Maroochy wetlands sanctuary
Biodiversity thrives here on the edge of the Maroochy River. The Maroochy wetlands sanctuary is a haven for birds, crabs, insects and small mammals such as the highly endangered and secretive water mouse (Xeromys myoides).
The Maroochy wetlands sanctuary is part of indigenous cultural heritage stretching back over 60,000 years. It is a wild place on the banks of the Maroochy River on the outer fringe of the urban footprint of Bli Bli. Life thrives here in some of the most extreme conditions on land inundated by seasonal freshwater floods and salty tides. In the one-kilometre walk, you can see a dynamic and diverse array of wildlife with over 200 species of birds, as well as crabs, butterflies, reptiles, fish and other wildlife species. These species all live within four distinctive forest types:
- casuarina woodland
Maroochy wetlands sanctuary is supported by a team of passionate volunteers. They work alongside council staff to provide a welcoming and informative experience for visitors, as well as assisting in the development and maintenance of the wetlands.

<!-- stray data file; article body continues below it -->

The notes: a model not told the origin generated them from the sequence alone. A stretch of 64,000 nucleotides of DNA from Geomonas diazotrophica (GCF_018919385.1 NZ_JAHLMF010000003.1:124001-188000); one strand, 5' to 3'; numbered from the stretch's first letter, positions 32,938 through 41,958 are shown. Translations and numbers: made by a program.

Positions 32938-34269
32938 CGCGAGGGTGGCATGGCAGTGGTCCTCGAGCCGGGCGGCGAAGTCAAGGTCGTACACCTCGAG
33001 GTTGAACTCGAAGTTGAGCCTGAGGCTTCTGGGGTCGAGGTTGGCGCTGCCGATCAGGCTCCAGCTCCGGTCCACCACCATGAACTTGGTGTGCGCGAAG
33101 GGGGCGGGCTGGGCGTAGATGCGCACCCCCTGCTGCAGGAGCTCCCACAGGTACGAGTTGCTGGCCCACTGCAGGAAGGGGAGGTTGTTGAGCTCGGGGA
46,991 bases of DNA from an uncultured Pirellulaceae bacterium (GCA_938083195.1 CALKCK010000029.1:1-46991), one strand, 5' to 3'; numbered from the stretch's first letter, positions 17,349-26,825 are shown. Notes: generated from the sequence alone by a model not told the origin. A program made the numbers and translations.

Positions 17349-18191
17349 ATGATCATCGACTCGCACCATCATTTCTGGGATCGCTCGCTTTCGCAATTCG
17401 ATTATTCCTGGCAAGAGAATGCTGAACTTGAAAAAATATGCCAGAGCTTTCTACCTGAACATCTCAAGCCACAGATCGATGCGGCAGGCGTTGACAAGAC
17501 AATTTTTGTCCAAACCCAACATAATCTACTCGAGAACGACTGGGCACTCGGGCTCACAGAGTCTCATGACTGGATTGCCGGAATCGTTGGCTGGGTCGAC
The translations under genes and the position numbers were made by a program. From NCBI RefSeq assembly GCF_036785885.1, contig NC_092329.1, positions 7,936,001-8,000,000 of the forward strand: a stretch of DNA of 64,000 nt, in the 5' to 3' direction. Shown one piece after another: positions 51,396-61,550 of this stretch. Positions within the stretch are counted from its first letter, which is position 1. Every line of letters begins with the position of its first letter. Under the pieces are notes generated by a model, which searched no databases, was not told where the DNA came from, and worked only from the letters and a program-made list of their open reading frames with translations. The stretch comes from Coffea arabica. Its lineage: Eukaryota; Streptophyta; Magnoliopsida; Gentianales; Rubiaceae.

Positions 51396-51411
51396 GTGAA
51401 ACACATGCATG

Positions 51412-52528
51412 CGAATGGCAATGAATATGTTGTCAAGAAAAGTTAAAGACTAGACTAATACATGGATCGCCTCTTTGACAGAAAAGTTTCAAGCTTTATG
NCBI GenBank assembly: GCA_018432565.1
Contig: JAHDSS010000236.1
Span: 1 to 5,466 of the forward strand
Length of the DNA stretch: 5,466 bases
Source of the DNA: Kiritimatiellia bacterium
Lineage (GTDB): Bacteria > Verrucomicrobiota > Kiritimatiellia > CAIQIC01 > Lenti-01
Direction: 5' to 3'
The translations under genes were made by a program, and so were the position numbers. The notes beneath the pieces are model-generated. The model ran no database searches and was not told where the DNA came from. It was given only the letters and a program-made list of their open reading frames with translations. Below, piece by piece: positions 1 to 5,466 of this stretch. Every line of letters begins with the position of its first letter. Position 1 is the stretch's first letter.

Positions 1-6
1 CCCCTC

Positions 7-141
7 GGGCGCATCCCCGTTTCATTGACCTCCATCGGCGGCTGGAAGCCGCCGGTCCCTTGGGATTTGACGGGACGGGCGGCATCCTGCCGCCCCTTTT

Typical duties include:
- visitor Information: welcoming and guiding visitors through the information centre, as well as along the boardwalk
- visitor guide: providing guided educational tours to enhance visitor and student experiences
- scientific research: on-ground learning and research to understand the significant biodiversity values of the wetlands, including participation in our ClimateWatch trail
- community education: assist with development of community education and engagement programs.
How to apply
For more information on volunteering at this reserve please contact council.